The milestone comes as the late summer surge fueled by the Delta variant appears to be leveling off, though Fairfax County’s COVID-19 community transmission levels are still considered high based on the Centers for Disease Control and Prevention’s established metrics.

With another 151 cases reported today (Monday), the Fairfax Health District has recorded a total of 87,621 novel coronavirus infections, which have resulted in 4,266 hospitalizations and 1,173 deaths.

Fairfax County is averaging 80.3 cases per day for the past week after spiking at an average of 204.6 cases over the previous seven days on Thursday (Sept. 16), which was the first time that the weekly average had climbed over 200 since it sat at 204.7 cases on Feb. 27.

Fairfax County COVID-19 cases over the past 180 days as of Sept. 20, 2021 (via Virginia Department of Health)
All Fairfax County COVID-19 cases as of Sept. 20, 2021 (via Virginia Department of Health)

Still, VDH data suggests the county is no longer seeing the clear, steep increase in COVID-19 cases that emerged in August. That trend of a sharp rise in cases, followed by a sudden plateau reflects the trajectory that the Delta variant has taken in other countries like India and the U.K.

However, health experts say vaccinations and mitigation measures, like mask-wearing, remain crucial to curtailing the spread of the virus, particularly with schools in session, the weather cooling, and the holiday season approaching. Read More

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It took approximately half an hour for the police motorcade escorting the body of Army Staff Sgt. Ryan Knauss to travel the 20-mile stretch of I-66 from Gainesville to the I-495 interchange in Merrifield.

Along the way, the procession encountered dozens of Fairfax County police officers, firefighters, and residents who gathered on and under overpasses yesterday (Friday) afternoon to honor Knauss, one of 13 American servicemembers killed in the Aug. 26 bombing at Kabul’s airport during the U.S. military’s withdrawal from Afghanistan.

A Purple Heart and Bronze Star recipient, the 23-year-old Knauss grew up in Corryton, Tennessee, a village about 20 miles northeast of Knoxville, and joined the Army right out of high school. He was on his second deployment to Afghanistan after previously serving there for nine months, according to the Knoxville News Sentinel.

Killing at least 170 Afghan civilians, the attack on Kabul’s Hamid Karzai International Airport occurred in the midst of a frenzied effort to evacuate thousands of people seeking to leave the country ahead of the U.S. military’s Aug. 30 departure deadline as the Taliban took control.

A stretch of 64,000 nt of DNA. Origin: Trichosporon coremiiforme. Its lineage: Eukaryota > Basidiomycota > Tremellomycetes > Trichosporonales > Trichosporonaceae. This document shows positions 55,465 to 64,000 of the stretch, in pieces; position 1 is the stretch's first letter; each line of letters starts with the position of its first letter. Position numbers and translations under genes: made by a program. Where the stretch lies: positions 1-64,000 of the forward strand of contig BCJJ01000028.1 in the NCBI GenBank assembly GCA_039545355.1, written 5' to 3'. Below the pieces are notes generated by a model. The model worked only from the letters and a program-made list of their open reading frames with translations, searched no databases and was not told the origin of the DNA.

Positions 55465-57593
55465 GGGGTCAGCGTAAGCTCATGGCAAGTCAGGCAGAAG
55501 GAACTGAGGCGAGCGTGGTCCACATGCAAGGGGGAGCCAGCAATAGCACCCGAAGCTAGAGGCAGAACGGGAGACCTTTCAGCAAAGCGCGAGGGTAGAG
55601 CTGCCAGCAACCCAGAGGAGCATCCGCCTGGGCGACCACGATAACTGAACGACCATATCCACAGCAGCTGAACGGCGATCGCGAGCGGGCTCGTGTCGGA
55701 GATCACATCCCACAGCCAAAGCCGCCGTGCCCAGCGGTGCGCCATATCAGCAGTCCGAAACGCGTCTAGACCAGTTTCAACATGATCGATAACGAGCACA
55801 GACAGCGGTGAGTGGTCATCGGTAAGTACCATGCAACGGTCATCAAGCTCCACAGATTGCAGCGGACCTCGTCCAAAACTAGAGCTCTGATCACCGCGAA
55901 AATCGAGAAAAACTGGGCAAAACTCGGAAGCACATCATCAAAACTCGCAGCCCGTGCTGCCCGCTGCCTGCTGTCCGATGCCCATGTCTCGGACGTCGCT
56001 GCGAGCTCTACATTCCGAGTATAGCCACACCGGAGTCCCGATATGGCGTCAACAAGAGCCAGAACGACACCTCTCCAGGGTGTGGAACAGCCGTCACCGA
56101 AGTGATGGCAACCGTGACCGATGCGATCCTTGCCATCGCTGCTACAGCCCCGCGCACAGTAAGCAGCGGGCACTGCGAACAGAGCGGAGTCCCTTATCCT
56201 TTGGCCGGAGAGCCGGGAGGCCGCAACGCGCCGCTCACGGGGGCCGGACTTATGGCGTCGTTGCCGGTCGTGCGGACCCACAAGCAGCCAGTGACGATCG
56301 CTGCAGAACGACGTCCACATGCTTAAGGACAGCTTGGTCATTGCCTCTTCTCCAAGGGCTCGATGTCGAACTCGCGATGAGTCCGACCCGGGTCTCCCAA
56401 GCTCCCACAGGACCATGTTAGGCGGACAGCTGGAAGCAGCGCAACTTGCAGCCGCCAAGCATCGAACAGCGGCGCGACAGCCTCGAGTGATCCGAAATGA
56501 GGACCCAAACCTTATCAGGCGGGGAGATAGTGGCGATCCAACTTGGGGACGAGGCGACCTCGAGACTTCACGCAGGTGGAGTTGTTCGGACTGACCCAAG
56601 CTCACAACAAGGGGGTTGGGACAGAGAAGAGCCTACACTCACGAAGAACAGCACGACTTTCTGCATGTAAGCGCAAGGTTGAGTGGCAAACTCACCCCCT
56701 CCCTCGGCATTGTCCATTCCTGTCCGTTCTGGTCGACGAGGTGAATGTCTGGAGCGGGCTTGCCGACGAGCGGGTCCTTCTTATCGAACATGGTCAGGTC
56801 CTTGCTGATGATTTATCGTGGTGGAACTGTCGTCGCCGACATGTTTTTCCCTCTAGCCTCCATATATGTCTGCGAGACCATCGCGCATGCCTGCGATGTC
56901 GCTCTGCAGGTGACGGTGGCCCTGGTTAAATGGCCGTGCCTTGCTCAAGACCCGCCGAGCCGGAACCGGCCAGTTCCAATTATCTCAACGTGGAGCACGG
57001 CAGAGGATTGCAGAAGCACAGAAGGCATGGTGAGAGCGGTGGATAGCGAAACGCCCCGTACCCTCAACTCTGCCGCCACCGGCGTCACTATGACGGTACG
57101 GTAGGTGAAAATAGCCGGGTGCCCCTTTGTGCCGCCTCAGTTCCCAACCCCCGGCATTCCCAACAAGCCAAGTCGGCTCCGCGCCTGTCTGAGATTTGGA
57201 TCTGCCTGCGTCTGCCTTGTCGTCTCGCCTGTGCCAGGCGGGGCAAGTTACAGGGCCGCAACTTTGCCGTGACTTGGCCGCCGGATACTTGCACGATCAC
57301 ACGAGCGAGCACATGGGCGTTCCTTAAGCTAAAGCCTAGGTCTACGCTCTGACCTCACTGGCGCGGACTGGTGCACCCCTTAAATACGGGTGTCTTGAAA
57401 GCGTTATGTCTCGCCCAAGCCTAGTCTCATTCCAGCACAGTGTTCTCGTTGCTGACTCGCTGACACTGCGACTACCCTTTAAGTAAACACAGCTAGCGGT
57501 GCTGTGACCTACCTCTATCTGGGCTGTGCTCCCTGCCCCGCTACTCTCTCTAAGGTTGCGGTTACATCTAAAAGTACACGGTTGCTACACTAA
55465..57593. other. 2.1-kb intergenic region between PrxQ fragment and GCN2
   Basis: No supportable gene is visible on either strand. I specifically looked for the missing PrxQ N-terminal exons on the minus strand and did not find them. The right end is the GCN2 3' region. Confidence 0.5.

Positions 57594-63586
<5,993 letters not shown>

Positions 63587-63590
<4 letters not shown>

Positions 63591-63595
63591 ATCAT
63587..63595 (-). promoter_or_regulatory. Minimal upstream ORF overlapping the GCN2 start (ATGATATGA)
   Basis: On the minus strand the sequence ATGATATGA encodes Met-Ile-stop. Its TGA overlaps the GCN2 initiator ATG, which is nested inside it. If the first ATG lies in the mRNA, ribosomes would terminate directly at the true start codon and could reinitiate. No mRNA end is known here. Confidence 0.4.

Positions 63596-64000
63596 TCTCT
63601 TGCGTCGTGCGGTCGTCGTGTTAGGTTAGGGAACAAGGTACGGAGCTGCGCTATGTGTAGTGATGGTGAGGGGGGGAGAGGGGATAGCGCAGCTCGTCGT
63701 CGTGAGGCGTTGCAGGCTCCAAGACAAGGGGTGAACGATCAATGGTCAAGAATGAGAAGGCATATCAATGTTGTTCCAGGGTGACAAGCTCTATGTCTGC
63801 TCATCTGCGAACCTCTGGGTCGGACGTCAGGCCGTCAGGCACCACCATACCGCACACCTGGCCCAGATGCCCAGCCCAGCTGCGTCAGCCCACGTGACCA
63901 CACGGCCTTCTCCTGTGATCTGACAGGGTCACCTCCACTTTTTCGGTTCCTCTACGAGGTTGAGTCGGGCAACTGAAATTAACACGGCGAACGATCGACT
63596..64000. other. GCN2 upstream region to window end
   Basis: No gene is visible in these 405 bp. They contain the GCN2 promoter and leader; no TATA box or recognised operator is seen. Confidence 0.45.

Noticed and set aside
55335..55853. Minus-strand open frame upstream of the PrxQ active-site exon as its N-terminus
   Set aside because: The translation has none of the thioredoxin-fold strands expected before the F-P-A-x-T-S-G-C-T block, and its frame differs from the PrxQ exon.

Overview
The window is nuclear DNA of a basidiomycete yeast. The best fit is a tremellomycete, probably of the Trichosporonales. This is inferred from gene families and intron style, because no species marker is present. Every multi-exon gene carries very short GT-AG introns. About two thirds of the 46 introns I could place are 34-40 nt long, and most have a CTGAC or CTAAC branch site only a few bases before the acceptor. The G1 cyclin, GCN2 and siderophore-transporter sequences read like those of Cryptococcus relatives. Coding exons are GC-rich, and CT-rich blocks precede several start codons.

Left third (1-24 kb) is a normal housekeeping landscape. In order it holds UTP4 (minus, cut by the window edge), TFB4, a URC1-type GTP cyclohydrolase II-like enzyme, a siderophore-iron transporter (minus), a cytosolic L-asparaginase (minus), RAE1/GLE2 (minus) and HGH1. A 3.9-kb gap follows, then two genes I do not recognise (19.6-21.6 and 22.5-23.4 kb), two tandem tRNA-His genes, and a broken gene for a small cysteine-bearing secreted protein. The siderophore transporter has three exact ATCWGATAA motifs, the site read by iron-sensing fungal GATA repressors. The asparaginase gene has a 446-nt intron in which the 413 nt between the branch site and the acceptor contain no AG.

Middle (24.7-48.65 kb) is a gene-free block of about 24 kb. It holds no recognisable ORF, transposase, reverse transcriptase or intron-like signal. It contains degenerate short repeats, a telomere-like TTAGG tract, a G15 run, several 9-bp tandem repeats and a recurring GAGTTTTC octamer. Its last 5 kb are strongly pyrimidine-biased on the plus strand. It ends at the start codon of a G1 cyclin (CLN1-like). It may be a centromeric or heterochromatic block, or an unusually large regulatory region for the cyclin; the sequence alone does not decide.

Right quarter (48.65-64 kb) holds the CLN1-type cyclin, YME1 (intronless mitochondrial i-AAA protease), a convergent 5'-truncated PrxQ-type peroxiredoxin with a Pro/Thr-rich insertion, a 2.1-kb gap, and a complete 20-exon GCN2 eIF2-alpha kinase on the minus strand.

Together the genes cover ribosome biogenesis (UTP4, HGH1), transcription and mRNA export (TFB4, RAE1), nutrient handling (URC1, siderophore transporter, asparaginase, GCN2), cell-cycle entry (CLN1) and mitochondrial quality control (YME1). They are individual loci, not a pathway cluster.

The Fairfax County Police Department announced Thursday morning that a funeral procession for Knauss would pass through the county after 3 p.m., advising community members to go to an overpass along the route from I-66 East to I-495 South if they wanted to pay their respects.

Accompanied by several police cruisers and motorcycles, the hearse entered from Prince William County around 3:20 p.m. and traveled east through Fairfax before turning south in the Merrifield area. Upon reaching Springfield, the procession took I-395 North on its way to Arlington National Cemetery.

The motorcade was expected to be overseen by a pair of helicopters, but they were apparently shelved as a late afternoon downpour significantly reduced visibility.

About a dozen people from different backgrounds assembled along the Gallows Road overpass by the Dunn Loring-Merrifield Metro station, undeterred by the rain that drenched the area around 3:45 p.m., just as the motorcade passed.

For Oakton resident Dennis Greza, the decision to watch the procession came from a personal place, spurred by seeing his brother serve in the Air Force. He said he wanted to pay respect to Knauss for making the “ultimate sacrifice.”

The service members killed in the Kabul airport bombing included 11 Marines and one member of the Navy, along with Knauss as the only Army casualty.

Elsewhere along I-66, Fairfax County police officers stood at attention, and American flags hoisted by fire engines greeted the funeral procession.

In a news release sent out at 4:16 p.m., Virginia Sens. Tim Kaine and Mark Warner announced that they will cosponsor a bipartisan bill to award all 13 servicemembers a posthumous Congressional Gold Medal, the highest honor bestowed by the legislature.

“We owe a tremendous debt of gratitude to the 13 servicemembers who paid the ultimate sacrifice in the last days of the war in Afghanistan,” Warner and Kaine said in a joint statement. “We must never forget their bravery. Honoring them with the Congressional Gold Medal is one way to remember their heroic service to our nation.”

Jay Westcott contributed to this report.